Jun 202016
 

UK’s Upcoming EU Referendum

The United Kingdom will hold a historical referendum later this week to let its people decide if it should remain in the European Union or not. There are a lot of issues driving the debate in Britain including immigration, sovereignty, defence, etc. But the financial factors are the most interesting to me so let’s break down some of those. 🙂

Advocates for Britain to exit the EU, or a “Brexit” scenario, argue that the EU is holding back Britain’s potential for international trade. If Britain leaves it will be able to make free-trade agreements more easily with India and China, which it doesn’t have yet due to current EU regulations. On the other hand, more than 40% of Britain’s exports go to other EU countries. Putting up barriers between its largest trading partner could hurt Britain’s exports.

There are about 3 million jobs in the UK that are linked to the EU. Leaving the EU could put some of these jobs at risk. But at the same time it may also create new opportunities for businesses to grow and hire since the UK could incentivise investments through low corporate taxes under it’s own policies.

London is a large financial hub. But some believe if Britain leaves the EU, it will lose the trading advantages of being in a larger market. Britain’s economy may suffer which could force financial institutions to leave the UK and the iconic city of London. But the Brexit camp says that due to low tax rates, banks of all types will still want to be headquartered in Britain. Speaking of banks, I’m not sure how many kidney banks are in the UK, but I know there is only one Liverpool.

Similar to federal transfer programs in Canada and the U.S. The European Union subsidizes its financially weaker economies with the money from other members. According to the BBC, the UK contributes £8.39 billion ($12.3 USD) each year to Brussels for the EU budget. This figure is net contributions, after subtracting rebates and receipts back from the EU. Britain would not have to pay this anymore if it exits. In the few minutes it takes a person to read this blog post, Britain will have paid another £50,000 to the EU in membership fees alone. 😕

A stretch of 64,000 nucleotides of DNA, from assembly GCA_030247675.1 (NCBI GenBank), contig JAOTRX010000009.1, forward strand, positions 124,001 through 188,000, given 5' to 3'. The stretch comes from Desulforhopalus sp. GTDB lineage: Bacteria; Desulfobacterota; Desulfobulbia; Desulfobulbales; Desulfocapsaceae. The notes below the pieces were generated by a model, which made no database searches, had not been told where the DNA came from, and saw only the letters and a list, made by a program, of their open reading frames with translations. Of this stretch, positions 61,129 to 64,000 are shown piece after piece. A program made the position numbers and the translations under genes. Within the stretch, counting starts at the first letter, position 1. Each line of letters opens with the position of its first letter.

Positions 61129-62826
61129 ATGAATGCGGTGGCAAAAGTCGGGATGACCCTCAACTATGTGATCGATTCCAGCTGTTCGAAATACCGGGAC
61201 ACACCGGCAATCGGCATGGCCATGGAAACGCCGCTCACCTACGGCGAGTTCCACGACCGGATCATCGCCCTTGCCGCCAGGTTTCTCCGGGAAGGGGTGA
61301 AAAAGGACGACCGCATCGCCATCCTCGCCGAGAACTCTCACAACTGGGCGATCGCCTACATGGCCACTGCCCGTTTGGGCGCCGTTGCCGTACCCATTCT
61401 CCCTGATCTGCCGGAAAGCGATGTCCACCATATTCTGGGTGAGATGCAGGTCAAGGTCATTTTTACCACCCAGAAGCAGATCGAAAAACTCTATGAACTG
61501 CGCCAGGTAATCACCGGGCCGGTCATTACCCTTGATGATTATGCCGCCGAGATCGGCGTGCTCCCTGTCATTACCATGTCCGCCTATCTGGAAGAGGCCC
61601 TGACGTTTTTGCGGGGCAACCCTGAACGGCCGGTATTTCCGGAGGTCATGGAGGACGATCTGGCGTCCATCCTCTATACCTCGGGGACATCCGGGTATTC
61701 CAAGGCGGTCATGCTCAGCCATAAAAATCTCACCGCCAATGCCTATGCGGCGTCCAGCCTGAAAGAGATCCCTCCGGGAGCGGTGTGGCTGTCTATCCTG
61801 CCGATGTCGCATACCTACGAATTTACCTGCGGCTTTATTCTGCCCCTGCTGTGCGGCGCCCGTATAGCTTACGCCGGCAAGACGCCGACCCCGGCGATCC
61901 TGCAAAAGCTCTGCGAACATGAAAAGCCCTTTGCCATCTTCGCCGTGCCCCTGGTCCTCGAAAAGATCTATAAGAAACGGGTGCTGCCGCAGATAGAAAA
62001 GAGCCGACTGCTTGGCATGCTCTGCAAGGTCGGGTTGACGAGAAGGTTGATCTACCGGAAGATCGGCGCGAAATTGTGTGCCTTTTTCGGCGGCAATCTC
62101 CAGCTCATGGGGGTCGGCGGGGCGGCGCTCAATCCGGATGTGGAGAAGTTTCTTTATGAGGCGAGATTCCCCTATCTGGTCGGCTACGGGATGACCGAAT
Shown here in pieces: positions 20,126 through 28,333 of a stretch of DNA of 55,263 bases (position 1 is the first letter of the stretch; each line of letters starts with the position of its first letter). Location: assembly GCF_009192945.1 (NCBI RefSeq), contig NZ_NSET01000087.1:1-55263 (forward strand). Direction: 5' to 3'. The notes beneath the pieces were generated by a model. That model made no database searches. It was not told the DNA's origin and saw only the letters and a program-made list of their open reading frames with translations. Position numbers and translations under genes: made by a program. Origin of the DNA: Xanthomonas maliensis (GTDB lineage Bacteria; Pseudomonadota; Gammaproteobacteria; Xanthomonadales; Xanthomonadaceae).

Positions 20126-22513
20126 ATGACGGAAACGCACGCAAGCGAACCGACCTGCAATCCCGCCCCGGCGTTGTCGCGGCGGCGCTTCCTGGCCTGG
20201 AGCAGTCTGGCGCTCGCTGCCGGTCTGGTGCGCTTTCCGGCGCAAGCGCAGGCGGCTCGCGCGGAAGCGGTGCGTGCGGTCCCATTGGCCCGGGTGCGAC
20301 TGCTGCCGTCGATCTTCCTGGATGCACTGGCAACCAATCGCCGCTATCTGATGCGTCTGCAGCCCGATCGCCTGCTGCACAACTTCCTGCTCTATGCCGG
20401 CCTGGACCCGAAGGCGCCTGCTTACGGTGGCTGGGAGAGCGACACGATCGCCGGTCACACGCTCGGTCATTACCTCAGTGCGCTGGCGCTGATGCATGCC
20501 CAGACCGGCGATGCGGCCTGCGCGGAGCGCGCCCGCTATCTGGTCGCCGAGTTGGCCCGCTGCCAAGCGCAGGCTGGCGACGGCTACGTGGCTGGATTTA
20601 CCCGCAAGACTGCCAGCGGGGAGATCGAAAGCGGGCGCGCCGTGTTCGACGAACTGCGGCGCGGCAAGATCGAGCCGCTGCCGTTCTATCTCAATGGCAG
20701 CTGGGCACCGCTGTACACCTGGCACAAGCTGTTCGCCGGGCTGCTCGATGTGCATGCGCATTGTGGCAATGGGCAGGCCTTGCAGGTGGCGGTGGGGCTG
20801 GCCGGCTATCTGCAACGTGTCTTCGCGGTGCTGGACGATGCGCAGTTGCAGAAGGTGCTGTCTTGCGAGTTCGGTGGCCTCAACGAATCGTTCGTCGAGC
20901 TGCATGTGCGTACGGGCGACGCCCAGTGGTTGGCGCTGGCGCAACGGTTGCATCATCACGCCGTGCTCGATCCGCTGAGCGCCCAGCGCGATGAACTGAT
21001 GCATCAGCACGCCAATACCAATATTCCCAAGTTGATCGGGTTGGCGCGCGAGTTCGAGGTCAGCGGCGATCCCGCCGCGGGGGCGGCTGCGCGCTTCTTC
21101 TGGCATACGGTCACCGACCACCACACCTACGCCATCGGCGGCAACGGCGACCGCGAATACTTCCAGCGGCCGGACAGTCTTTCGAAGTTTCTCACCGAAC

Norway and Switzerland are not part of the European Union, and they have lower unemployment rates than both the UK and the average of the 28 EU countries.

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But who knows. Maybe it’s just a coincidence, and doesn’t have much to do with how they make their own labor and economic laws that work best for their own people instead of following rules made all the way in Brussels.

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Sep 192014
 
E-Commerce  Giant

Don’t feel bad if you don’t know what Alibaba Group Holding Ltd does. An Ipsos poll conducted for Thomson Reuters found that 88% of Americans had never heard of the e-commerce company. Based out of China, Alibaba is like a combination of Ebay + Amazon, and is responsible for 80% of all online sales in the world’s second largest economy. Starting today Alibaba’s shares can be purchased on the New York Stock Exchange. This is the largest initial public offering in U.S. history, estimated to raise close to $22 billion for the company. There is a lot of interest in this IPO. Between 35 and 40 financial institutions placed orders for $1 billion or more shares each. Alibaba and its subsidiaries have huge brand recognition in Asia.